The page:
John Speed was born at Farndon in Cheshire in 1552 and followed his father's trade as a tailor until nearly fifty. He lived in London (probably in Moorfields) and his wife Susanna bore him twelve sons and six daughters! His passion in life, however, was not tailoring; from his early years he was a keen amateur historian and map maker, producing maps for the Queen and the Merchant Tailors Company, of which he was a Freeman. He joined the Society of Antiquaries and in 1597 his interests came to the attention of Sir Fulke Greville, who subsequently gave Speed an allowance for his research. As a reward for his earlier efforts, Queen Elizabeth granted him the use of a room in the Custom House.
Although Speed assembled much of his material from the earlier works of Saxton, Norden and others, a considerable part of the up-to-date information especially relating to the inset town plans depicted in his maps was first-hand. The first individual maps engraved for the Atlas were printed in 1605-06 and were on sale between then and 1610-11, when the Theatre of the Empire of Great Britaine and the History which it accompanied, appeared in complete form. This seems all the more remarkable when it is remembered that all Speed's draft material was taken to Amsterdam, to be engraved by Jodocus Hondius, before the plates were returned to London for printing.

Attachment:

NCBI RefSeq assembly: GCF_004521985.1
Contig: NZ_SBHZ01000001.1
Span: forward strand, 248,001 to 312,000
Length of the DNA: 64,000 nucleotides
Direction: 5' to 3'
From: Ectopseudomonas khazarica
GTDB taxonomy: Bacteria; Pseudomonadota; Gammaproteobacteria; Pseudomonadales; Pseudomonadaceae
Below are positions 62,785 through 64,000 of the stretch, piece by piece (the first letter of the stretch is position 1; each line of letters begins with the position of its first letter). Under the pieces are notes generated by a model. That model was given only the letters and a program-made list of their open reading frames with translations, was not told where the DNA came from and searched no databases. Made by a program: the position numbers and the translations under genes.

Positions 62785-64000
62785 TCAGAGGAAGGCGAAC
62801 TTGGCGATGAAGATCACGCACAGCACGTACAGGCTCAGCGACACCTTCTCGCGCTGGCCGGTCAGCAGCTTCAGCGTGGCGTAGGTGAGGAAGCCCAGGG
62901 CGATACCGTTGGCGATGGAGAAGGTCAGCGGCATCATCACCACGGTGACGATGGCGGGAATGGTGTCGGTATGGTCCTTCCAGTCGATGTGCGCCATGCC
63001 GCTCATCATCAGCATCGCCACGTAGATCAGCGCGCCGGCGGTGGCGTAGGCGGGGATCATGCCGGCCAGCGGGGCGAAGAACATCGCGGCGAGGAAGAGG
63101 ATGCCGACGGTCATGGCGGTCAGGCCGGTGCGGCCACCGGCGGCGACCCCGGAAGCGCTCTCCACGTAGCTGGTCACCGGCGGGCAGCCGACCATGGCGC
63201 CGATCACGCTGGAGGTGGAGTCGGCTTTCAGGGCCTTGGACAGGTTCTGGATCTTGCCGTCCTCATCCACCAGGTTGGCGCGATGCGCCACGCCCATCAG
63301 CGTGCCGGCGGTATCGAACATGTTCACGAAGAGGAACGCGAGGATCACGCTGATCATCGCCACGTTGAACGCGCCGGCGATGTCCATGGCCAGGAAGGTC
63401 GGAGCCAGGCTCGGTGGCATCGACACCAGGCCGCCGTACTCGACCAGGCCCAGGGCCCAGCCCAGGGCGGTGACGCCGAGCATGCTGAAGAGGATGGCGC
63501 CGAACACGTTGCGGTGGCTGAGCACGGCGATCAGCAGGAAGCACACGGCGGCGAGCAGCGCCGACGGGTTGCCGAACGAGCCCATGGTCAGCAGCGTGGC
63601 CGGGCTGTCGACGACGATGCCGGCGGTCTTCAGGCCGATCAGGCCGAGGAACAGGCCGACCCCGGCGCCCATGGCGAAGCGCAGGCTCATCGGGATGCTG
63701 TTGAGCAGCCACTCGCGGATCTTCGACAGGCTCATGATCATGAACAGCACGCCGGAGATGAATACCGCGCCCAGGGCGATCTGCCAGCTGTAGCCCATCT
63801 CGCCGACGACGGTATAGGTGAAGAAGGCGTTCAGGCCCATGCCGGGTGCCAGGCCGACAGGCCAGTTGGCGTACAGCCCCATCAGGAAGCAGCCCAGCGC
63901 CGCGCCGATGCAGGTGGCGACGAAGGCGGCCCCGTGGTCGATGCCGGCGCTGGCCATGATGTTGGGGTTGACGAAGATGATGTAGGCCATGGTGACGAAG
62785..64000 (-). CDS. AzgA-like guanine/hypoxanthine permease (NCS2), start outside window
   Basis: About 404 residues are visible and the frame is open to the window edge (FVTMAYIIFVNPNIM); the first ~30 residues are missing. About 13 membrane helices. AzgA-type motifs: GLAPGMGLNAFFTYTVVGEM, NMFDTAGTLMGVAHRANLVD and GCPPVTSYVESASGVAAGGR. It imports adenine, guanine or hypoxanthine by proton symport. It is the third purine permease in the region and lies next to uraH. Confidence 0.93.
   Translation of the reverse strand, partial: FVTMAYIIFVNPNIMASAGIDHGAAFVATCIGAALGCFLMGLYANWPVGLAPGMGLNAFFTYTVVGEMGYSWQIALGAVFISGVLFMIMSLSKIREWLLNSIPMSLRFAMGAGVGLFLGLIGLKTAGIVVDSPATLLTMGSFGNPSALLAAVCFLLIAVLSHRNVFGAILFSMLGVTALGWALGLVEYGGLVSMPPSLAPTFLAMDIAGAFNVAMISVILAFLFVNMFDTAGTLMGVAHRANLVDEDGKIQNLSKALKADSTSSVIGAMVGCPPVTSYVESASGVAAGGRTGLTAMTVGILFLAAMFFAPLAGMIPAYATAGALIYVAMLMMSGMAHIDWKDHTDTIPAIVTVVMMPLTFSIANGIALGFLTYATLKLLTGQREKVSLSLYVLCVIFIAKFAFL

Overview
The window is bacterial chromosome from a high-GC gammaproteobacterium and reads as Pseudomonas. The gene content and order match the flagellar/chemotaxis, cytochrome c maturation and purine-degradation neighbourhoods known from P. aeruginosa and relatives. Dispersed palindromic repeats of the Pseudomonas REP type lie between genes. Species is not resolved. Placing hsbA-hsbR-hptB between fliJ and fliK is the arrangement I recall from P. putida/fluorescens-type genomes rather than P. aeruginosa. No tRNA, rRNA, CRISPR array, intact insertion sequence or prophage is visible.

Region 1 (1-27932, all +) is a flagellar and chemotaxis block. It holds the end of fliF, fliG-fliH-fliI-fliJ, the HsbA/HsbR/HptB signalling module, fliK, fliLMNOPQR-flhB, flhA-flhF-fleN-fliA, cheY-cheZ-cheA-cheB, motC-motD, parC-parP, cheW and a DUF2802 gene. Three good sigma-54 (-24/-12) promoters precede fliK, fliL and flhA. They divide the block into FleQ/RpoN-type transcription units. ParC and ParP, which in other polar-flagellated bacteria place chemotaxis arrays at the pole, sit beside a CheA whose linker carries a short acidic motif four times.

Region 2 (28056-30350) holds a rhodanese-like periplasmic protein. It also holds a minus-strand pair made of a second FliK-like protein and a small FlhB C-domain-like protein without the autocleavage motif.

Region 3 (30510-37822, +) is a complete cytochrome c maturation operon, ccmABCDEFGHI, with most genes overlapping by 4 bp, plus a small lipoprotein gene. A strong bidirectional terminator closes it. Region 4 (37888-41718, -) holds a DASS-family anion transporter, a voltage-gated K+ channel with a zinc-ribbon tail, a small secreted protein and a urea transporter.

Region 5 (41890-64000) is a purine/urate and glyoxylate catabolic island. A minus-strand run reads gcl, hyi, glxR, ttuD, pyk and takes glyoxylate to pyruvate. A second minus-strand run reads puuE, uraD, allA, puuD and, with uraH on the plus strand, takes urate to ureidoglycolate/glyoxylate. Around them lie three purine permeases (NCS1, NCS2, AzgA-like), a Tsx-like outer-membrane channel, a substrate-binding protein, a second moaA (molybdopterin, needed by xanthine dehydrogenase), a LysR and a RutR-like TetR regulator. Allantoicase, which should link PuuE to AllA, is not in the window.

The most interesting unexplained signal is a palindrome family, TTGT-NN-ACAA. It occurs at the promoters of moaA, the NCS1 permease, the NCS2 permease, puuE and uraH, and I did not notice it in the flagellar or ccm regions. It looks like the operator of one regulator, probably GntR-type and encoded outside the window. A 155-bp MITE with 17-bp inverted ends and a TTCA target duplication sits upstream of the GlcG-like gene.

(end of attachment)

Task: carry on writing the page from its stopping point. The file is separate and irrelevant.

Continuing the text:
In 1627, just before he died, Speed published A Prospect of the Most Famous Parts of the World which, combined with the 1627 edition of the Theatre, became the first World Atlas produced by an Englishman.
The name of John Speed is synonymous with early county maps of Great Britain. The reasons why this should be so are not far to seek - his predecessors, Saxton, Norden and one or two lesser figures had laid the groundwork for the first mapping of England and Wales in the expansive days of Queen Elizabeth but by the end of the sixteenth century the rate of development was accelerating, increasing overseas trade was linking ports with inland towns, travel was becoming more commonplace and in consequence a need arose to replace the then outdated maps prepared thirty or forty years before. Speed's maps, with their detailed town plans, boundaries of 'hundreds' and descriptive texts filled the needs of the time and quickly replaced the Saxton atlases generally in use until then. Not only were they more up to date but undoubtedly the beauty of the engraving, the fine lettering and the elaborate ornamentation appealed to the original buyers as much as they do to us today. The popularity of the new maps was immediate and fresh editions appeared throughout the 1600s and, indeed, until about 1770 when the first moves towards a general 'Ordnance Survey' were being made.
Although there are many references to Speed being born in Farndon, there is little about his early life and nothing in the village to record the event. It is said he made his first explorations into cartography by mapping the village from the church tower. Maybe you will find a suitable memorial to John Speed at St. Giles, Cripplegate where John Speed finally came to rest on the 28th July, 1629. He was aged 77 and had suffered blindness and gall stones in a time when little could be done for either. Nevertheless, he work lives on and much pleasure is derived by collectors who own his original maps. An inspited and hard-working character of the Tudor/Stuart period.